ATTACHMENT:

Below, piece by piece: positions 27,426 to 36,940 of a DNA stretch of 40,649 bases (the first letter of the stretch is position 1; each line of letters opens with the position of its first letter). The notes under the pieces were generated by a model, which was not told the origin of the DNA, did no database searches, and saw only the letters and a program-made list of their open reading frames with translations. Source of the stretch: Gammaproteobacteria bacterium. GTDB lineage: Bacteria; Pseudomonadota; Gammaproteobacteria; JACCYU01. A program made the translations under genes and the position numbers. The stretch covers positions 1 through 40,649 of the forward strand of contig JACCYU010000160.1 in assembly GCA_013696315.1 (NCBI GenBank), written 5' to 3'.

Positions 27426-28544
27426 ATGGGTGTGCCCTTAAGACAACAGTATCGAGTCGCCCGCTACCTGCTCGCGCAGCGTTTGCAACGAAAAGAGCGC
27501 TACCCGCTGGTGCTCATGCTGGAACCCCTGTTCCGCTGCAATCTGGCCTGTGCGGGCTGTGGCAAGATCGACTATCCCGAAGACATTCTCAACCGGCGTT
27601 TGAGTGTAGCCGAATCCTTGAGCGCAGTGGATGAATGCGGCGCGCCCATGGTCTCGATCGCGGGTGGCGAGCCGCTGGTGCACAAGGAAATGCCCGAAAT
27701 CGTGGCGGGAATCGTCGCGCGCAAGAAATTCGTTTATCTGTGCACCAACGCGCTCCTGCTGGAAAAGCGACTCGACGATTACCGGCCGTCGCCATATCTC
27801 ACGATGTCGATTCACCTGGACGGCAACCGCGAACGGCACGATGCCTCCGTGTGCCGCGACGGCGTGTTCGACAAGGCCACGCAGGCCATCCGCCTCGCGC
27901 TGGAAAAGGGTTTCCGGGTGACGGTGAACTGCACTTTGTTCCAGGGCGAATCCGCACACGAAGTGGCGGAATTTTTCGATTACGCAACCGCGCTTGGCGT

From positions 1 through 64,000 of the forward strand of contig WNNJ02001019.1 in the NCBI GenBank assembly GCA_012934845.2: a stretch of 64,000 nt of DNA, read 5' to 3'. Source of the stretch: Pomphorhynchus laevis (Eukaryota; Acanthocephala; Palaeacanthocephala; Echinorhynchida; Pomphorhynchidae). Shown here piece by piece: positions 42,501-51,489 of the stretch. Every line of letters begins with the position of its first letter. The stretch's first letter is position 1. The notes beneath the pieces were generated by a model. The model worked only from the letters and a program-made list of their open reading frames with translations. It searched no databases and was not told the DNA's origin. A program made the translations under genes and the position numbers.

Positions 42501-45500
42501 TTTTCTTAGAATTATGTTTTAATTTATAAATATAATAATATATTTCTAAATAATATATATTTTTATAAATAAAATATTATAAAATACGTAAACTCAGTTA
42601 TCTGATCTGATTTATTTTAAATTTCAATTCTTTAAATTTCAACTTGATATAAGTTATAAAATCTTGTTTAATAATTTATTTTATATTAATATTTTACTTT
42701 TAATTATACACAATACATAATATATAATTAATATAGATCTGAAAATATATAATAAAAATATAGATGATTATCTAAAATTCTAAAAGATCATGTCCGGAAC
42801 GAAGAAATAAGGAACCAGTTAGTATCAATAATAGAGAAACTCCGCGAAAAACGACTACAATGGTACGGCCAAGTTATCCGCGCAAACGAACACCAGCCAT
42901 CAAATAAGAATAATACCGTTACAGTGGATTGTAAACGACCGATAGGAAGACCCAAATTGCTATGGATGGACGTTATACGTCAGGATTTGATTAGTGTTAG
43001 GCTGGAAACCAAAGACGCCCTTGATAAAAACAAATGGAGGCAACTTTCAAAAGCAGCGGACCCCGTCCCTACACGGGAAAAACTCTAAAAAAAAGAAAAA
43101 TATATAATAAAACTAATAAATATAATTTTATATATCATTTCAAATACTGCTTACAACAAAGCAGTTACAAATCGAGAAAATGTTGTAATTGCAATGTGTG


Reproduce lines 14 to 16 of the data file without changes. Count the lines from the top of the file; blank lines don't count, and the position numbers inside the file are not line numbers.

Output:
42801 GAAGAAATAAGGAACCAGTTAGTATCAATAATAGAGAAACTCCGCGAAAAACGACTACAATGGTACGGCCAAGTTATCCGCGCAAACGAACACCAGCCAT
42901 CAAATAAGAATAATACCGTTACAGTGGATTGTAAACGACCGATAGGAAGACCCAAATTGCTATGGATGGACGTTATACGTCAGGATTTGATTAGTGTTAG
43001 GCTGGAAACCAAAGACGCCCTTGATAAAAACAAATGGAGGCAACTTTCAAAAGCAGCGGACCCCGTCCCTACACGGGAAAAACTCTAAAAAAAAGAAAAA